Rid imp. & p. p. of Ride, v. i. [Archaic]
He rid to the end of the village, where he alighted. --Thackeray.
Rid, v. t. [imp. & p. p. Rid or Ridded; p. pr. & vb. n. Ridding.]
1. To save; to rescue; to deliver; -- with out of. [Obs.]
Deliver the poor and needy; rid them out of the hand of the wicked. --Ps. lxxxii. 4.
2. To free; to clear; to disencumber; -- followed by of. “Rid all the sea of pirates.”
In never ridded myself of an overmastering and brooding sense of some great calamity traveling toward me. --De Quincey.
3. To drive away; to remove by effort or violence; to make away with; to destroy. [Obs.]
I will red evil beasts out of the land. --Lev. xxvi. 6.
Death's men, you have rid this sweet young prince! --Shak.
4. To get over; to dispose of; to dispatch; to finish. [R.] “Willingness rids way.”
Mirth will make us rid ground faster than if thieves were at our tails. --J. Webster.
To be rid of, to be free or delivered from.
To get rid of, to get deliverance from; to free one's self from.
Ride v. i. [imp. Rode (Rid [rĭd], archaic); p. p. Ridden (Rid, archaic); p. pr. & vb. n. Riding ]
1. To be carried on the back of an animal, as a horse.
To-morrow, when ye riden by the way. --Chaucer.
Let your master ride on before, and do you gallop after him. --Swift.
2. To be borne in a carriage; as, to ride in a coach, in a car, and the like. See Synonym, below.
The richest inhabitants exhibited their wealth, not by riding in gilden carriages, but by walking the streets with trains of servants. --Macaulay.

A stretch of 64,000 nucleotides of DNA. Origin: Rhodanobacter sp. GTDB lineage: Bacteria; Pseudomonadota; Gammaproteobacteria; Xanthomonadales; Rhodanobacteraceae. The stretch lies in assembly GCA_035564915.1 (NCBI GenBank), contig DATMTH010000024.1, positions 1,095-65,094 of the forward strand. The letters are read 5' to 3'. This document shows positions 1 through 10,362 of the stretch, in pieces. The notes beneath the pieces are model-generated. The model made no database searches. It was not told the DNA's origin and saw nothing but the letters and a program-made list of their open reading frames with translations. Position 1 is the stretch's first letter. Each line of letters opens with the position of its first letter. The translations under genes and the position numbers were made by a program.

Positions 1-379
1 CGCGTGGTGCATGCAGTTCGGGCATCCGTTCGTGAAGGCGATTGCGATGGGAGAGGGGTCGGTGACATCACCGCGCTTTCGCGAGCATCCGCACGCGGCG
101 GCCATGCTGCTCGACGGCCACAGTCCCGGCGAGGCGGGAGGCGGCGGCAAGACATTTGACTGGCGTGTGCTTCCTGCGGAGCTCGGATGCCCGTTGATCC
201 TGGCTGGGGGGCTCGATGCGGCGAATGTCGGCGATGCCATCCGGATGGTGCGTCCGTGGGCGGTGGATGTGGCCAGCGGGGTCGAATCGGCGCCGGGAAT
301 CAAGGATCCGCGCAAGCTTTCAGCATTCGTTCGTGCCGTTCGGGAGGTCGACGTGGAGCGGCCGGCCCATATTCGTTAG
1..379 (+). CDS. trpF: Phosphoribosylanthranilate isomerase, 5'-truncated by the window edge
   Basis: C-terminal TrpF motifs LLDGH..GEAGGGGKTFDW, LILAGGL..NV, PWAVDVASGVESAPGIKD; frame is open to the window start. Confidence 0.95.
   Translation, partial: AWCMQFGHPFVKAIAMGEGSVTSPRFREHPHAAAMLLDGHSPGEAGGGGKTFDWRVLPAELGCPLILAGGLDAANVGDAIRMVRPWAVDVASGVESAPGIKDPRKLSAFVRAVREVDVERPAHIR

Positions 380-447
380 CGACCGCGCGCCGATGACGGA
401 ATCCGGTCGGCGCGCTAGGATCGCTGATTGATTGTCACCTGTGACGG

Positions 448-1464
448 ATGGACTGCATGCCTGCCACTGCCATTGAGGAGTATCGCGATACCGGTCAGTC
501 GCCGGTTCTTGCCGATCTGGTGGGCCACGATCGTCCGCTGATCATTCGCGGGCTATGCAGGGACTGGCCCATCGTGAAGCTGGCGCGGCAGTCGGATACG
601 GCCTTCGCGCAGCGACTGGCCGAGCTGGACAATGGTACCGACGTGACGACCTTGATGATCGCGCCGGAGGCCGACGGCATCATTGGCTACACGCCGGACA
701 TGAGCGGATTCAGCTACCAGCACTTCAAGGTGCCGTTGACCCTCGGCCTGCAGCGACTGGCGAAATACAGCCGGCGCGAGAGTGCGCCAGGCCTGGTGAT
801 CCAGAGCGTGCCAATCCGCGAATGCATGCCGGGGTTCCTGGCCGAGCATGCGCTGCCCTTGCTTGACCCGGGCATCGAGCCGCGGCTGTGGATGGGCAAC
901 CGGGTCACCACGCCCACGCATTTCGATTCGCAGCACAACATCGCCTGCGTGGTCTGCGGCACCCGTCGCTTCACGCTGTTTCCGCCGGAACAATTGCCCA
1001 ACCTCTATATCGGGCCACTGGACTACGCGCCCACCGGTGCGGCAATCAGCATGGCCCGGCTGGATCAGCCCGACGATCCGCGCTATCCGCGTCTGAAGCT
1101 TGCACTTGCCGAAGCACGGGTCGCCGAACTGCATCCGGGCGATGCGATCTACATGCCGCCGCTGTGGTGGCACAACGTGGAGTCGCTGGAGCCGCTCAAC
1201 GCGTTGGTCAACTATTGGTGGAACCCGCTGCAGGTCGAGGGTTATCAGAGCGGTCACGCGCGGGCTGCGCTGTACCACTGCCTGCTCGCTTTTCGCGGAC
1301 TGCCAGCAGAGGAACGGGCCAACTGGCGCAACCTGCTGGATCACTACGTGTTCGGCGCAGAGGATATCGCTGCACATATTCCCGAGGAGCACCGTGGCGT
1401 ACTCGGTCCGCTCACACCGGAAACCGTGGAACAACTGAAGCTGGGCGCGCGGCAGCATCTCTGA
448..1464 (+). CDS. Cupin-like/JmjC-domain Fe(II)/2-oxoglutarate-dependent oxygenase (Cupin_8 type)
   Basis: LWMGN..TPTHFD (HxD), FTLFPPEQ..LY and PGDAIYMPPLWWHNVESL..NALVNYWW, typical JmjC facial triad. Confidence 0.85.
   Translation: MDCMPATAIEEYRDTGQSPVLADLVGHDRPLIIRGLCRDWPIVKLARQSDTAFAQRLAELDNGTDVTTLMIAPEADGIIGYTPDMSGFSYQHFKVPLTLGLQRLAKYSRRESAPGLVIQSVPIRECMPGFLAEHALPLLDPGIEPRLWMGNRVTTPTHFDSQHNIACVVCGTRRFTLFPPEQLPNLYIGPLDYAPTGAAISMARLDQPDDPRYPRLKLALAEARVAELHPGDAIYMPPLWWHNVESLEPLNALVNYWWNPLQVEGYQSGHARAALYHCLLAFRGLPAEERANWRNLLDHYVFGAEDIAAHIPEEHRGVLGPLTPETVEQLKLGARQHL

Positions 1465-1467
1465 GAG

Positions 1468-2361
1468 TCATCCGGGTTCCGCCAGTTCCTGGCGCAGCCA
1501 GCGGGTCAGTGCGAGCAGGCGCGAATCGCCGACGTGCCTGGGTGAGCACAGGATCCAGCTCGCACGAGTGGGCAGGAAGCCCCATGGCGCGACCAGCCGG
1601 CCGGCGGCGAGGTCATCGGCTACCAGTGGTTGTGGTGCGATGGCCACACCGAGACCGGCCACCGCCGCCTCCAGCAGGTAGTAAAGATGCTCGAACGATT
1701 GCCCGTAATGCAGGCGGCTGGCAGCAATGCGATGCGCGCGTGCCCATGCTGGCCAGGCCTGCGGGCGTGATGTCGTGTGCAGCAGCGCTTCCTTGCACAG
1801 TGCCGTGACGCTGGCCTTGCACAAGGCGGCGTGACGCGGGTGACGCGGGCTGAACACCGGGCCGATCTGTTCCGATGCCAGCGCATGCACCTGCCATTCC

3. To be borne or in a fluid; to float; to lie.
Men once walked where ships at anchor ride. --Dryden.
4. To be supported in motion; to rest.
Strong as the exletree
On which heaven rides. --Shak.
On whose foolish honesty
My practices ride easy! --Shak.
5. To manage a horse, as an equestrian.
He rode, he fenced, he moved with graceful ease. --Dryden.
6. To support a rider, as a horse; to move under the saddle; as, a horse rides easy or hard, slow or fast.
To ride easy Naut., to lie at anchor without violent pitching or straining at the cables.
To ride hard Naut., to pitch violently.
To ride out. (a) To go upon a military expedition. [Obs.] --Chaucer. (b) To ride in the open air. [Colloq.]
To ride to hounds, to ride behind, and near to, the hounds in hunting.
Syn: -- Drive.
Usage: -- Ride, Drive. Ride originally meant (and is so used throughout the English Bible) to be carried on horseback or in a vehicle of any kind. At present in England, drive is the word applied in most cases to progress in a carriage; as, a drive around the park, etc.; while ride is appropriated to progress on a horse. Johnson seems to sanction this distinction by giving “to travel on horseback” as the leading sense of ride; though he adds “to travel in a vehicle” as a secondary sense. This latter use of the word still occurs to some extent; as, the queen rides to Parliament in her coach of state; to ride in an omnibus.
=\“Will you ride over or drive?” said Lord Willowby to his quest, after breakfast that morning.\= --W. Black.
v : relieve from; "Rid the the house of pests" [syn: free, disembarrass]
[also: ridding, ridded]